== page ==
Expect punchy optimism and delusional self-importance
A view from Claire Beale

Expect punchy optimism and delusional self-importance

It's been a lacklustre year for many big agency groups.

"The wheel’s still spinning but the hamster’s dead." That’s how You & Mr Jones’ David Jones assessed the current state of the global marketing services behemoths in a recent Campaign interview.

Jones is a purveyor of an alternative business model, so he would say that. But as the ad industry knuckles down for a tough fourth-quarter push – hamster defibrillators on standby – doommonger words have a richer timbre.

It’s been a lacklustre year so far for many of the big groups, with average organic growth of just 0.8% for the first half, down 50% on 2018. Still, it’s the season of strategising for growth, so expect plenty of punchy optimism and delusional self-importance. WPP is mustering in Brooklyn, Dentsu Aegis Network is mustering in London this month, and around the world the big agency groups are trying to identify opportunities amid the threats from in-housing, fee-slashing and management consultancies.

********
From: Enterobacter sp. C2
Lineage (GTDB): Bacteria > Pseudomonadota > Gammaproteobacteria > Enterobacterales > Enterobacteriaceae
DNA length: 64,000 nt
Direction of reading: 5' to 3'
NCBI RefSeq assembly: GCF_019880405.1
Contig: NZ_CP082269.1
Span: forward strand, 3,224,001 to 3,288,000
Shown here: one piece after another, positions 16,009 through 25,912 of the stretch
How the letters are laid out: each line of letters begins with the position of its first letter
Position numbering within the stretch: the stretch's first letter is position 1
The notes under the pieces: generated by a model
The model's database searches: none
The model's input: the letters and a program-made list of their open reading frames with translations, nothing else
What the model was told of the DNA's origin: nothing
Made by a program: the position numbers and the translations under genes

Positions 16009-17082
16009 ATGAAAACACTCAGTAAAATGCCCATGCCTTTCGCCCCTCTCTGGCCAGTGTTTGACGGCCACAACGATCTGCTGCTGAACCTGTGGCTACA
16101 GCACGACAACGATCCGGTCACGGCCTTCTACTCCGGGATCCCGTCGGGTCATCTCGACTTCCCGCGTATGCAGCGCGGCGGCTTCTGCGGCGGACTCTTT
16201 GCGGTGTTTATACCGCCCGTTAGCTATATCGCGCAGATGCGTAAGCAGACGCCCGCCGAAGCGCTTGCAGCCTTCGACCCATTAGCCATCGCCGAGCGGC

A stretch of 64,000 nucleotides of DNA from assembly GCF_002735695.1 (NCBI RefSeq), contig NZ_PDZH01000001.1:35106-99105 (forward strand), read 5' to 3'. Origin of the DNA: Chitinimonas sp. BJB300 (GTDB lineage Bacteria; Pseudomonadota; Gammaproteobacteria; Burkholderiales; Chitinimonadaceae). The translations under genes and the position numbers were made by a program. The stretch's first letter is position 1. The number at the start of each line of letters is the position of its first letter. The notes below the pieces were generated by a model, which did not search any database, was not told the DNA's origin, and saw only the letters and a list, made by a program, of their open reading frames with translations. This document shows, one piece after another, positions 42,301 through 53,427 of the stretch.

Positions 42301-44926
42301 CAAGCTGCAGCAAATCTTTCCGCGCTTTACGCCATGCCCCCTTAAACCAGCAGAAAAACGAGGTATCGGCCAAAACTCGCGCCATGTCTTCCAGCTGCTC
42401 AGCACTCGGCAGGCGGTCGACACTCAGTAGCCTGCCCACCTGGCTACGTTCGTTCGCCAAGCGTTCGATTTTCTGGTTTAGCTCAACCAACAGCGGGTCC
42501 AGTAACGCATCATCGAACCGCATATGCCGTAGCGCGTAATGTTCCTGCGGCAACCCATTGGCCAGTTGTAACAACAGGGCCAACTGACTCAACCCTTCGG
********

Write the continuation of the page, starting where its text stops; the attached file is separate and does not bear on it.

For clear evidence of the challenge, take a look at what Procter & Gamble has been up to. Its annual report last month revealed the company had reduced marketing spend in all five of its key business segments and slashed its annual advertising expense by $350m to $6.75bn, achieving savings partly by "reductions in agency compensation". At the same time, the FMCG giant announced its best organic sales growth for well over a decade.

When the world’s biggest advertiser cuts adspend and agency fees, the holding companies catch a chill. So they’ve taken restorative tonics by investing in data platforms, new technology, integration and cross-agency collaboration.

But if you ask P&G’s chief executive, David Taylor, how cutting adspend and squeezing agencies harder has helped drive sales growth, he has an answer for you: "We’ve increased advertising that makes you think, talk, laugh, cry, smile, share and, of course, buy… advertising that clears the highest bar for creative brilliance, sparking conversations, affecting attitudes, changing behaviour and sometimes even defining popular culture." In other words, it’s not (necessarily) what you spend, it’s what you spend it on: "creative brilliance."

How high creative brilliance will figure in the 2020 growth plans being shaped by the holding companies this autumn will be crucial. The hamster’s life depends on it.